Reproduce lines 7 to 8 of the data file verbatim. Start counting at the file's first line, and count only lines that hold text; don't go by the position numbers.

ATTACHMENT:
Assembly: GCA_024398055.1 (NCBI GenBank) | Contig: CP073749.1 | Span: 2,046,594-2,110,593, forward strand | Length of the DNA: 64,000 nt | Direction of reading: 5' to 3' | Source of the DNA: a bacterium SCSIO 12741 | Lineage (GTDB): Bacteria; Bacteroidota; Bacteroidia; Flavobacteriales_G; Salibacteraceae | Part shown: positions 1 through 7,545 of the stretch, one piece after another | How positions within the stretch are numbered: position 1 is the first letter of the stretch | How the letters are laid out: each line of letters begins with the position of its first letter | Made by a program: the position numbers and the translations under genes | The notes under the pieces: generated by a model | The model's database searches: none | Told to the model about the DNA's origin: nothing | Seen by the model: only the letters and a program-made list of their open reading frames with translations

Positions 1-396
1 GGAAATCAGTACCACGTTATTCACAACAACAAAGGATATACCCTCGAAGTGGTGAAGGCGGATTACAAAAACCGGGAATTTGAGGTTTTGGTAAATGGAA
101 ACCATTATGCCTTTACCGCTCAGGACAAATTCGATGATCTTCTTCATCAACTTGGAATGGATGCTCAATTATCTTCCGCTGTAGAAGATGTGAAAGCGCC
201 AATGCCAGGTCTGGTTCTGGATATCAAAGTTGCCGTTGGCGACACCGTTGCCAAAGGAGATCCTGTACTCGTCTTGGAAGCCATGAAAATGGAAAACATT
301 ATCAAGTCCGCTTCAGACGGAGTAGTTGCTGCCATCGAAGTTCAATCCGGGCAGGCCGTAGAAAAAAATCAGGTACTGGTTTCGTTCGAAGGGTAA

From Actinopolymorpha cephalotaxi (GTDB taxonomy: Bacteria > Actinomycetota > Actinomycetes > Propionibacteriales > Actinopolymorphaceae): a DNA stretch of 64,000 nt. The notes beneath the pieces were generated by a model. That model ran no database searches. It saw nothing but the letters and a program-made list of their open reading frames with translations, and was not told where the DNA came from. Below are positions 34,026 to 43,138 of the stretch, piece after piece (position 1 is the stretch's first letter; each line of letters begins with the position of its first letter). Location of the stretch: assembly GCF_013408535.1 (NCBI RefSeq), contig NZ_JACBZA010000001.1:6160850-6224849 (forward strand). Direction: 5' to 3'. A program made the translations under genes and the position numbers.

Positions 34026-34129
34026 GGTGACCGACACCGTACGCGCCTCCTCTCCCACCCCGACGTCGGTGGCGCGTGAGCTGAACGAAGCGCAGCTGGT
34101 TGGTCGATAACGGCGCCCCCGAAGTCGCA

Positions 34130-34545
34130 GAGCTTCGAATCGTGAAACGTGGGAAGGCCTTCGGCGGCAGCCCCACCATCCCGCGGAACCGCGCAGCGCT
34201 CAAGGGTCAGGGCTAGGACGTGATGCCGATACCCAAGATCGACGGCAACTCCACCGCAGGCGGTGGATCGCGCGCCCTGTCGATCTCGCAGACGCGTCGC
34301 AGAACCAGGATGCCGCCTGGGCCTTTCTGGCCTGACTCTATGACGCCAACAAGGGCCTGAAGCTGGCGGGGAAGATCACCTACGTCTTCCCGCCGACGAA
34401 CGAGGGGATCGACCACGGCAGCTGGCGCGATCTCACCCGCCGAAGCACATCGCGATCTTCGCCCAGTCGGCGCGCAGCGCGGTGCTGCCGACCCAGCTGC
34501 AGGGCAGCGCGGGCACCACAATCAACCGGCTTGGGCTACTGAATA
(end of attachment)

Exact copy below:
From Actinopolymorpha cephalotaxi (GTDB taxonomy: Bacteria > Actinomycetota > Actinomycetes > Propionibacteriales > Actinopolymorphaceae): a DNA stretch of 64,000 nt. The notes beneath the pieces were generated by a model. That model ran no database searches. It saw nothing but the letters and a program-made list of their open reading frames with translations, and was not told where the DNA came from. Below are positions 34,026 to 43,138 of the stretch, piece after piece (position 1 is the stretch's first letter; each line of letters begins with the position of its first letter). Location of the stretch: assembly GCF_013408535.1 (NCBI RefSeq), contig NZ_JACBZA010000001.1:6160850-6224849 (forward strand). Direction: 5' to 3'. A program made the translations under genes and the position numbers.

Positions 34026-34129